Orphaned Episodes: Diary of a Nobody (Six) and A Recommendation
The introduction to this series of posts can be found here.
I am honestly delighted to have discovered this show was available on YouTube and also that it was TV, because it means I can share it here! I had seen pictures of this and thought it was a silent film of Diary of a Nobody (which I love) and am equally delighted that although you will read that this is a silent film, although the characters don't speak it is narrated throughout. I think silent films are at best difficult to watch - call me superficial but I like to be able to take my eyes off the screen now and then. Anyway, Diary doesn't look as if filmed in the sixties.
It was the first of a series of short films, lasting 30 to 60 minutes, made in the first year of BBC2, 1964. They were intended to be largely exercises in directors trying out their ideas, so they are not traditional dramas, not documentaries, and in fact are all incredibly oddball and high brow. They were also hemmed in at various points by different union agreements. If you would like an in-depth analysis you can find one here.
The fact that Diary is the work of Ken Russell indicates that we are immediately in the hands of a master and I have to say this is my favourite adaptation of Diary of a Nobody. The events of the book take place entirely in sets, filmed in black and white, and narrated with music as well.
The visuals are one of the excellent things about it. It is natural enough to aim for a Victorian look when creating sets for this but there is something ever so slightly surreal about the sets here. For example there is a scene in the hall of the house where the stairs just keep on going up and up, far higher than they would in reality. There is another shot where their friend brings a surreally long meerschaum pipe which pokes into Pooter's face. There are wonderful visual effects, such as when Pooter is describing how the house backs on to the railway line, you see the maid pegging out the laundry. At that moment a train goes by and we see the maid and the washing completely covered in soot... just as Pooter says the railway has given them no inconvenience beyond the cracking of the wall!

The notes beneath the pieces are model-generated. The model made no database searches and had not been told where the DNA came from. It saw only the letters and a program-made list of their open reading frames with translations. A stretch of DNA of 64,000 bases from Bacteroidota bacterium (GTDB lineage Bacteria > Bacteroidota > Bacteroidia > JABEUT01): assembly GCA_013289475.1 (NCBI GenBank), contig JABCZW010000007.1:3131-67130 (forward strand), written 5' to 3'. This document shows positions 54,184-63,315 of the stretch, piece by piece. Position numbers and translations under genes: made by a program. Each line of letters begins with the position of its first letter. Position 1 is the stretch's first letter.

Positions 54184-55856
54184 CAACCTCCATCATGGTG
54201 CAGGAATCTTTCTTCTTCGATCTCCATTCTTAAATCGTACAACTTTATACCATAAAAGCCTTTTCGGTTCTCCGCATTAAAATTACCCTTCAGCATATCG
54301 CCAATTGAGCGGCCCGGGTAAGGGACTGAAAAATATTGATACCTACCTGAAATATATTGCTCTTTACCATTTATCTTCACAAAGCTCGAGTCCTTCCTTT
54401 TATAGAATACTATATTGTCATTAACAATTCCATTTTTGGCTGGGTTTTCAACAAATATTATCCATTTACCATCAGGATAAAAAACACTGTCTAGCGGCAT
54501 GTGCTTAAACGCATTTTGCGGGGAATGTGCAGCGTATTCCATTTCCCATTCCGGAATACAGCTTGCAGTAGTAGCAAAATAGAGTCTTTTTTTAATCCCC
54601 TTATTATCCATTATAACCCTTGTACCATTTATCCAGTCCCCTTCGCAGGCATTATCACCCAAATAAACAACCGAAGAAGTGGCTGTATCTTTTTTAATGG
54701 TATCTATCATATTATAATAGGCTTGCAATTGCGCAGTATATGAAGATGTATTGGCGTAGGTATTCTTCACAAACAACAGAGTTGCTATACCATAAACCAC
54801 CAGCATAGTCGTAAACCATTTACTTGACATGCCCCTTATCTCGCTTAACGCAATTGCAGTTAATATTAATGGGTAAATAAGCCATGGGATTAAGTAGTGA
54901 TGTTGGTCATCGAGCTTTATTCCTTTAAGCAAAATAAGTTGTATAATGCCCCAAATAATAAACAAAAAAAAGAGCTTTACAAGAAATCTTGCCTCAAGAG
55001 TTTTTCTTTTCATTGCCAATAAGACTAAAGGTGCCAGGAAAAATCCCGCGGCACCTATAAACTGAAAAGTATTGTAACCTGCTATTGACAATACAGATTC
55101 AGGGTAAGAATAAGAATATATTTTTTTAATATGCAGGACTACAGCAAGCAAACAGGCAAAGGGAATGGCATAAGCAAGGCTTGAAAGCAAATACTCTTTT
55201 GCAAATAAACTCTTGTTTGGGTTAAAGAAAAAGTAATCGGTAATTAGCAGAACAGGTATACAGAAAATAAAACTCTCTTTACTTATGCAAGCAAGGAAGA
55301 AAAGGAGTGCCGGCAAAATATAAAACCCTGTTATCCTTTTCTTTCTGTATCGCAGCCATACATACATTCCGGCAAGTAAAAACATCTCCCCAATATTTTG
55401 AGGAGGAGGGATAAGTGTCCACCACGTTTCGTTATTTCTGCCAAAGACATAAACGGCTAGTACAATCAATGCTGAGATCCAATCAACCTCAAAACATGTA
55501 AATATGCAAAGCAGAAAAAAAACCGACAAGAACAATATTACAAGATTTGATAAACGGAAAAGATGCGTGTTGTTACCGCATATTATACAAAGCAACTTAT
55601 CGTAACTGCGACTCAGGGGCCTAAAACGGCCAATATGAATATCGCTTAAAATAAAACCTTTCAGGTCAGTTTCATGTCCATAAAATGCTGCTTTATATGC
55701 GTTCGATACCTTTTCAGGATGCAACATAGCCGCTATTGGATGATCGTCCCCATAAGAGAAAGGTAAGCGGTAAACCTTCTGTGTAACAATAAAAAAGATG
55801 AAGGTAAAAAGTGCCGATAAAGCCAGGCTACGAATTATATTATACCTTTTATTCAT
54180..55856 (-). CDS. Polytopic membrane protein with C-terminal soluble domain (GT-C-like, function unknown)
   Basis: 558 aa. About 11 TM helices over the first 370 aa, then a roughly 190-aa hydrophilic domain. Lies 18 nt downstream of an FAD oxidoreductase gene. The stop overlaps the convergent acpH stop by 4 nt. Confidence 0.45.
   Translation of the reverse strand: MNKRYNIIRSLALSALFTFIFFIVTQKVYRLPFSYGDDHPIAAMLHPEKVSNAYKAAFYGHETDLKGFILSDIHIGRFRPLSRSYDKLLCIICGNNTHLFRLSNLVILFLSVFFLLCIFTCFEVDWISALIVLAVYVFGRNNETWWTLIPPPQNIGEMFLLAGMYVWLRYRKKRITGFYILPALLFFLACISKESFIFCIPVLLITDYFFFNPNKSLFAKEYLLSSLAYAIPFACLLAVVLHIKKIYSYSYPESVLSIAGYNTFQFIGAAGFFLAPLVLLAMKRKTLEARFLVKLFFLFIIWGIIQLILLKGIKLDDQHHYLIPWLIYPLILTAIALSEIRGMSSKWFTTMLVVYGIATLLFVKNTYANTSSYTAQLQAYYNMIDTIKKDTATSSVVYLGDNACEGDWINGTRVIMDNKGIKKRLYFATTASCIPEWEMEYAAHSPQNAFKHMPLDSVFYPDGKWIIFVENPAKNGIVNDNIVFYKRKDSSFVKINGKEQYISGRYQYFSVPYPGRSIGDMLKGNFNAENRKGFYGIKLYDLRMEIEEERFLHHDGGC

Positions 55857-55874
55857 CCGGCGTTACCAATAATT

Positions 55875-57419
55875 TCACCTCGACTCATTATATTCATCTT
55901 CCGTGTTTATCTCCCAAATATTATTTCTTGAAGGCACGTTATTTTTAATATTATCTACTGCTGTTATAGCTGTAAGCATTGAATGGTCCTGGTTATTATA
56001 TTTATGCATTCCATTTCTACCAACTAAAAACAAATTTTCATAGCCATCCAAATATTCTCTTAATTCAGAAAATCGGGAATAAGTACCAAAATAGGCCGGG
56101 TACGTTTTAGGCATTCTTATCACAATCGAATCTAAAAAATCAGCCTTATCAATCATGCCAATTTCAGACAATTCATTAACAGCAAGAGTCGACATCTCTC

Although it is described as being in the style of a silent film there aren't caption cards describing what is happening like you get in a silent film. The titles, however, are completely as if they are the captions of a silent film. The story is narrated throughout by the actor who plays Pooter and I find you don't get bored of only hearing one voice. The scenes change quite quickly for a show shot in the sixties and depicting the Victorian era, and it remains interesting.
I have read that the set for this was specially constructed in a manner specific to silent films, although I'm damned if I can find out what this means. Their appearance to me looks much more like a theatre set. I see that many of the actors were associated with the Theatre Workshop group, a famous theatre group producing famous plays and actors, which further reinforces the show's origin as a series of films intended to showcase the director's ideas.
And it's a great success! I love the book anyway but I think this is the best adaptation and would highly recommend it. My only criticism is that it could do with a full restoration and release. I am going to be characteristically frank and say that I'm not at all sure I would like to see the other shows in this series (see the link above). As so often during this series of posts I am finding I am lurching from being distressed that things have been wiped to being surprised that shows have been kept! As always this view is entirely my own and not at all objective.
One of the wonderful things I have found online while researching these orphaned episodes posts is this YouTube channel. It consists solely of audio recordings of missing TV shows. There are all sorts of good things on there including missing episodes of Ace of Wands and episodes of the completely missing The Rat Catchers, which is a show I would really like to see. Of course it can be quite difficult to understand the audio of a TV show but beggars can't be choosers and we are all familiar with the way home audio recordings mean we have wiped Dr Who episodes and the South African Avengers radio series. Highly recommended.
Update: tell a lie, one episode of The Rat Catchers has been found.
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